Birmingham Home and Garden published a story this summer quoting Birmingham architect Jeff Dungan of Dungan-Nequette as saying “Authenticity is the new luxury,” and I find that to be a beautiful sentiment. It’s apparent there is a demand for things that aren’t just mass produced but rather have a history, a soul.
However, it appears there are plenty of people who would just as soon order their ersatz “authentic” objects.
Just look at the reinvented Restoration Hardware and some of the items featured in its latest catalog (to be fair, these look positively artful in their catalog vignettes):
An authentic rusticated cast-iron tractor seat paired with an ornate, blackened rococo claw-footed base – folks in Alabama have been trying to sell less sophisticated versions of tractor seat accessories for years. Apparently they bungled by painting them John-Deere green instead of leaving them “rusticated.”
What the…a Hungarian sleigh? I can’t believe there are people laboring to reproduce these. No, wait, I can’t believe there are people who would pay $1995 for one. And as for the tea-stained burlap, that’s something your grandmother threw out upon the invention of permanent press cotton.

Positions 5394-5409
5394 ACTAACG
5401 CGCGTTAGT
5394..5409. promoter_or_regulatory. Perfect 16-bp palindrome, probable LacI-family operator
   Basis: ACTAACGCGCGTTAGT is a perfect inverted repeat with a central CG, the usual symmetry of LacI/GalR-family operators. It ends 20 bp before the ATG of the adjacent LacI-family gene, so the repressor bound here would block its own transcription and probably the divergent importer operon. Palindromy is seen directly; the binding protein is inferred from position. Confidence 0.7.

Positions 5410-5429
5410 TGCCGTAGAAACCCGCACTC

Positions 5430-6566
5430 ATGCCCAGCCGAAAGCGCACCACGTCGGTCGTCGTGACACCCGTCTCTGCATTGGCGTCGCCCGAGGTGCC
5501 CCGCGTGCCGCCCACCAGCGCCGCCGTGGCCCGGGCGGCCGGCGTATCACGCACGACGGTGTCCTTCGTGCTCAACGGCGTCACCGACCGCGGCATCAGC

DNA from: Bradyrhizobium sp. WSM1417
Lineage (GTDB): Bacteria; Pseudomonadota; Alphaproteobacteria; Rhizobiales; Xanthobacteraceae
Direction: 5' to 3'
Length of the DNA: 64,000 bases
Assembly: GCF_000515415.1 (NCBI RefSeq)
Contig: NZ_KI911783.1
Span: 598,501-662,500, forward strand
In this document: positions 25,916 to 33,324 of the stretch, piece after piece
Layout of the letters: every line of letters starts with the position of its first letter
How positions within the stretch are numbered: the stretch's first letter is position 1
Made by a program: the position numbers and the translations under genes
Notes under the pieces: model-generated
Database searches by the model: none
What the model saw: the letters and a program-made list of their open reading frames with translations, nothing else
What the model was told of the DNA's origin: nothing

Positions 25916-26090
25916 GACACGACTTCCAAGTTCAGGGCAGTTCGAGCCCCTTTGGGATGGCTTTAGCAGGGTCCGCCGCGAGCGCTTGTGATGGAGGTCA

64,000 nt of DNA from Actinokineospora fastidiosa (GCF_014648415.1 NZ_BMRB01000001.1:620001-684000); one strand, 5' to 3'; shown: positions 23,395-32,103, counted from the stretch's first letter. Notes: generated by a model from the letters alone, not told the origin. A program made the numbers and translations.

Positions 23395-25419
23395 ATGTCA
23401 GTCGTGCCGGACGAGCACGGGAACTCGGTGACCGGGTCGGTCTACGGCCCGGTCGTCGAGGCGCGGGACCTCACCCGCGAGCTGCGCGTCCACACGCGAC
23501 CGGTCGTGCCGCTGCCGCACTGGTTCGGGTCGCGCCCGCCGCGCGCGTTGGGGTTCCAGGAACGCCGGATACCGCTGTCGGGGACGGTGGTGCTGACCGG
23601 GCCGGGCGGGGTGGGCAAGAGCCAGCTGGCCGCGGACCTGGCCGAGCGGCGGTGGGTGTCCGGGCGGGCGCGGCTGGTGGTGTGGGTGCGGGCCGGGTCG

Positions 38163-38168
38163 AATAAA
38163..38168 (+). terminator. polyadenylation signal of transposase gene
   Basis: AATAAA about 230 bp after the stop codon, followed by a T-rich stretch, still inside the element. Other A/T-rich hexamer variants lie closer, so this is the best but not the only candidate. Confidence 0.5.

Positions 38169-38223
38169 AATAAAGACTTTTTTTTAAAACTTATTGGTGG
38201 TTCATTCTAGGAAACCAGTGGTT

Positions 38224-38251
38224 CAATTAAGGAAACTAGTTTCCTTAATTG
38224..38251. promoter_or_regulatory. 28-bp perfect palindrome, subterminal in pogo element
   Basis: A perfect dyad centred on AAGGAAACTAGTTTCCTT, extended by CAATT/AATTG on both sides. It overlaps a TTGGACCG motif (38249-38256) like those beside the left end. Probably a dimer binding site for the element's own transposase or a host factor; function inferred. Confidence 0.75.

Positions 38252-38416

A reproduction of calipers used to measure the diameter of tree trunks in 1800 France – It’s hard enough keeping my broomsticks and mops stored upright. Besides, does your yard boast a single tree that you can’t get your arms around?
How about this description of a Pottery Barn chandelier inspired by a French weathervane: While traveling in France, our designer spotted a weathervane with letters indicating the French words nord, est, sud and ouest. Authentic to the original, the letter “N” is backward.
Can you imagine? If this were manufactured in Alabama, it would be lampooned, but a French metalsmith has a moment of confusion, and it’s charmante.
I know several people who have perfectly useless but beautiful things in their homes (me included), and they are distinctive because they’re authentic. I understand seeing something that speaks to you and buying it for the love of craftsmanship or shape. But some of these catalog pieces aren’t even conversation starters: “How interesting, what are those?” “Oh, they’re 19th century reproduction French tree calipers.”
Don’t we have plenty of authenticity, and to spare, all around us in Alabama? Wood from aging barns, river rocks, your grandma’s cast iron skillet. It’s not even a matter of price, although some items certainly are costly (white Alabama marble, longleaf pine wood). Check out the flea markets, the antique shops, family photos. There are plenty of furnishings, accessories and gadgets that honor the past and offer authenticity and that elusive sense of soul and wonderment – in a good way. Treat yourself to the new luxury.
Note: You’ll love the observations of Catalog Living, a blog that satirizes the picture-perfect world of the catalog.